Also according to Microsoft, “.NET Framework 4.8 is the latest version of .NET Framework and will continue to be distributed with future releases of Windows. As long as it is installed on a supported version of Windows, .NET Framework 4.8 will continue to also be supported.”

While targeting an “old” platform might seem foolish, .NET Framework 4.8 will be supported longer than even .NET 5 and .NET 6! Continuing to target known platforms can help minimize staff retraining costs. You can spend the money and time saved on a more tailored migration plan for other applications. 

.NET Core

VersionExisting Application SupportTarget New Applications?
1.x✘ out of support – migrate ASAP✘ out of support – do not target
2.0 and 2.2✘ out of support – migrate ASAP✘ out of support – do not target
2.1⚠️LTS until 21 August 2021 – begin migration plans⚠️LTS until 3 December 2022 – don’t target long-term applications
3.0✘ out of support – migrate ASAP✘ out of support – do not target
3.1✓ LTS until 3 December 2022⚠️LTS until 3 December 2022 – target long-term applications with caution

Microsoft considers .NET 5/6 and beyond to be “.NET Core v.Next.” Because of this, LTS for Core is actually shorter than for the “older” .NET Framework 4.8 (tied to the operating system).

.NET 5/6 and Beyond

Platform(Projected) Release DateTarget Applications?
5November 2020⚠️Current release only – target with caution
6November 2021✓ LTS 
7November 2022⚠️Current release only – target with caution
8November 2023✓ LTS 

Starting with .NET 5, all odd-numbered releases will be Current-only. Starting with .NET 6, all even-numbered releases will be LTS.

.NET LTS Frequently Asked Questions

When should I target newer platforms for new applications?

There are a number of factors to consider (we talk more about them in our guide), but for support-based considerations check out these handy charts for .NET Framework.NET Core, and .NET 5/6 and beyond.

When should I upgrade a platform’s minor version?

The sooner the better for both .NET Framework and .NET Core. Only the latest version of each platform—.NET Framework 4.8 and .NET Core 3.1—are LTS. Your out-of-support versions will still work, but you will miss important security and bug fixes.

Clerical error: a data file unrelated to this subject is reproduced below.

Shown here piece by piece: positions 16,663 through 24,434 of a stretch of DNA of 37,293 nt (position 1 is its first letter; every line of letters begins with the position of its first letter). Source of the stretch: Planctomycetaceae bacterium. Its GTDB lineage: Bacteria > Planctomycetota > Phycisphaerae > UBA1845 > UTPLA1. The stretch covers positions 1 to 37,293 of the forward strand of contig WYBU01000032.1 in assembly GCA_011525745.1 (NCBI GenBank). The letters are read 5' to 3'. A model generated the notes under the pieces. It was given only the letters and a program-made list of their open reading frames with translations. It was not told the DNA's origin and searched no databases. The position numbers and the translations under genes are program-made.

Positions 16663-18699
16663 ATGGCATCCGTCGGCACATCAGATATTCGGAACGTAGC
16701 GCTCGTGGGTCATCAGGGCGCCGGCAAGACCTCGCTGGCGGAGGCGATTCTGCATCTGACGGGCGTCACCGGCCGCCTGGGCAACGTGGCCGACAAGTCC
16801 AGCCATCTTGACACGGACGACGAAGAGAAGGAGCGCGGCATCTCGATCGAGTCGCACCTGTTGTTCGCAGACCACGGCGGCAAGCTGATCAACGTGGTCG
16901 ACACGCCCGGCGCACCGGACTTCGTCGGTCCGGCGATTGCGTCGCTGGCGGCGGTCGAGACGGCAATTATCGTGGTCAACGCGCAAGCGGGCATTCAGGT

Because Framework 4.8 and Core 3.1 are LTS for at least two more years, you may choose to delay migration until the next LTS release (.NET 6), scheduled for November 2021.

When should I upgrade a platform’s patch version?

The sooner the better, but be cautious. We’ve seen the ‘Patch Tuesdays lead to bad Wednesdays’ memes before, so don’t rush into patch upgrades if you don’t have time to deal with possible breaks.

However, delaying or avoiding upgrades is a bad practice. Security risks increase, and the hassle of (inevitable) migration or upgrade increases with each delay.

Can I still target different .NET platforms for different applications?

Yes and no.

Until Framework 4.8 and Core 3.2 reach EOL, you can target them as much as you’d like. You can technically continue to target out-of-support .NET platforms, although we strongly discouraged this.

The premiere of .NET 5 signaled that there is no more parallel development track for .NET development. The only way forward is on the major-numbered .NET platforms. And note that odd-numbered releases will be Current (short-term) while the even-numbered ones will be LTS.

LTS Takeaways

Migrating this very minute isn’t necessary, even if you’re on an out-of-support platform. But both .NET Framework and .NET Core are living on “borrowed time.” Starting the migration planning process now will reduce stress later.

Begin to inventory your existing applications and assess deprecated components in your systems. Once you know what applications will exist past the end-of-support dates for their platforms, you can make a migration plan for retargeting or rebuilding those applications.

Get a Copy of the .NET 5/6+ Migration Guide

We’ve built a guide on how to be successful with your migration to .NET 5 and beyond. Get your free copy today!

Crista Perlton

Crista Perlton